Khalil Gibran (January 6, 1883 — April 10, 1931) was a Lebanese artist, poet, and writer. He is one of the most popular poets of all time. His words have the power to move emotions, inspire creativity, and transform lives. He produced some of the world's most remarkable poems and philosophical essays throughout his almost thirty-year career. This enriching collection of his works includes more than 150 of his stories, prose poems, verse, parables, and autobiographical essays. It also contains over thirty original photographic reproductions of drawings by Gibran.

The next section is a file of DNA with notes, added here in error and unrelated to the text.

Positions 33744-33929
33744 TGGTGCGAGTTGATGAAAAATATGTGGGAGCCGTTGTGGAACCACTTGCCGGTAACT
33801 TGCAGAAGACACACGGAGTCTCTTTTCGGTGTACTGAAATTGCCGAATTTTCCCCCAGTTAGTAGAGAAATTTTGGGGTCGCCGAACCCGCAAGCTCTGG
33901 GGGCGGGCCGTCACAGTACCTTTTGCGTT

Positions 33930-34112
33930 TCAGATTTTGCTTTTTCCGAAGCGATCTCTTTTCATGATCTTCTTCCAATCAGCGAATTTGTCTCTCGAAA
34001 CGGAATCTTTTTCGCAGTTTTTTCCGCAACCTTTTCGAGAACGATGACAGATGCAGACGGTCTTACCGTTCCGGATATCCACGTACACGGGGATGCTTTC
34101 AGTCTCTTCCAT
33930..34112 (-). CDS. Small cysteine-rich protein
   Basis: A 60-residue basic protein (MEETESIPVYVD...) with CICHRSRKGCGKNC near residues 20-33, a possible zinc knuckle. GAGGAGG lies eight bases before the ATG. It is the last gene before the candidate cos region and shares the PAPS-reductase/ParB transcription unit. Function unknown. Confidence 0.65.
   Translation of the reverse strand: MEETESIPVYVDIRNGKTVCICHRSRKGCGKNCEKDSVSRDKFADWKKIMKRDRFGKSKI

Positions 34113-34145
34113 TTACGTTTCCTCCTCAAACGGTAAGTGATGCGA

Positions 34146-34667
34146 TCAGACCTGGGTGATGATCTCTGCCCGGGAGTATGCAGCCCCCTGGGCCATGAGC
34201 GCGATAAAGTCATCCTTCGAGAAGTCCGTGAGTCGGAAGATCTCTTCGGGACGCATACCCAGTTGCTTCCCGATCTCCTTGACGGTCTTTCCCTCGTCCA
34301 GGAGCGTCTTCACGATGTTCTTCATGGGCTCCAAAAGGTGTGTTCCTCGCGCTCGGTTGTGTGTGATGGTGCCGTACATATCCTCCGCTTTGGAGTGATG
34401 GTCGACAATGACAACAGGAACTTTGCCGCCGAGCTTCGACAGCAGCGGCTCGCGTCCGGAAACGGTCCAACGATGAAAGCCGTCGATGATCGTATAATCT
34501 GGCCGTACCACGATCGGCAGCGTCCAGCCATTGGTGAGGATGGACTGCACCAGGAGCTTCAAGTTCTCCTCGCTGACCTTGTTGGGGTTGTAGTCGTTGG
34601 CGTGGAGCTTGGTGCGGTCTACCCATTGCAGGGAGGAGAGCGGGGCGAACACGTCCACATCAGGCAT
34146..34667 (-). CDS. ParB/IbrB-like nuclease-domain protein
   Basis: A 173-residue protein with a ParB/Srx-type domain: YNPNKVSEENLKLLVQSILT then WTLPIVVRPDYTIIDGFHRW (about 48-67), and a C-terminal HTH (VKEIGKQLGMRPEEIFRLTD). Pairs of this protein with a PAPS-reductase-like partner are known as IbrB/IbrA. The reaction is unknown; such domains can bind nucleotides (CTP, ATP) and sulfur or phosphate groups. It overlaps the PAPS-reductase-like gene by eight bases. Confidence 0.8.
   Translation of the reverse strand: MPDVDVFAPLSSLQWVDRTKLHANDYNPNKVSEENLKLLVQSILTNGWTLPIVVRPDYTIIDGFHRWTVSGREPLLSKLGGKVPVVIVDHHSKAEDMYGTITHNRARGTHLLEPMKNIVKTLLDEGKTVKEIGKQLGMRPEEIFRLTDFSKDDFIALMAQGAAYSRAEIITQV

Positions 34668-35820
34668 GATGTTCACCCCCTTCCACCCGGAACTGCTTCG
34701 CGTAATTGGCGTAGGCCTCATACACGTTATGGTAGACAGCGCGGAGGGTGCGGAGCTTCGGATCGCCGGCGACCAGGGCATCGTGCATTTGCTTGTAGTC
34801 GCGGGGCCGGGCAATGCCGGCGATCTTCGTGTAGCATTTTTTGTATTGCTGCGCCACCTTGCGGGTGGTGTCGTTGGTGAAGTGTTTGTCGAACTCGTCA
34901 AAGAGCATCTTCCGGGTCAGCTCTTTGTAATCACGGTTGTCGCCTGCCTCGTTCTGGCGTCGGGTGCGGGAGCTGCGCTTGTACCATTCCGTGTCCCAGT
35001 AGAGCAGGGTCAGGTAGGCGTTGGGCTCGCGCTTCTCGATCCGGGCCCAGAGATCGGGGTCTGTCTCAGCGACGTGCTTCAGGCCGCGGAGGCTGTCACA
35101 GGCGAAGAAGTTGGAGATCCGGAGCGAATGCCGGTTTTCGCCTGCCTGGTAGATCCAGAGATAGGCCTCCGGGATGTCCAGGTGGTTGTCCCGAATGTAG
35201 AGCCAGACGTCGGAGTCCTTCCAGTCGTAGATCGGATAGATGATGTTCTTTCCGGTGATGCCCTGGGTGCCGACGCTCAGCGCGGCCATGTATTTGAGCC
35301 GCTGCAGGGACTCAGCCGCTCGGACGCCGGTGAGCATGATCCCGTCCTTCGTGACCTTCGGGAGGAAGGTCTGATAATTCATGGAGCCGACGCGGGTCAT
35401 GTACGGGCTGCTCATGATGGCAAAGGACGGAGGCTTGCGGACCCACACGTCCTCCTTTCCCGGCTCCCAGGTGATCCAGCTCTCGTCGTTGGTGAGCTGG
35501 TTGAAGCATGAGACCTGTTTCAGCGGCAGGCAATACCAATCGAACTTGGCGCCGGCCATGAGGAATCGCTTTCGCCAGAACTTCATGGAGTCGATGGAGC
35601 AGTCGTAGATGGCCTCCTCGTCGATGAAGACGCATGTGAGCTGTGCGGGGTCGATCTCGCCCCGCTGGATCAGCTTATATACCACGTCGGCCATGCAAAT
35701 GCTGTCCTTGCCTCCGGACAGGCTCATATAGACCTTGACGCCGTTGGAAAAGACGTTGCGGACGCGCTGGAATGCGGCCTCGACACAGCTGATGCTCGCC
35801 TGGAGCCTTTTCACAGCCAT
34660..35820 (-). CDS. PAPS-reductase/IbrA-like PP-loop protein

Gibran's best-known work, 'The Prophet' is composed of twenty-six poetic essays. Its popularity grew markedly during the 1960s with the American counterculture and then with the flowering of the New Age movements. It has remained popular with these and with the wider population to this day. Since it was first published in 1923, it has never been out of print, and has been translated into more than forty languages. Gibran is the third best-selling poet of all time, behind Shakespeare and Laozi.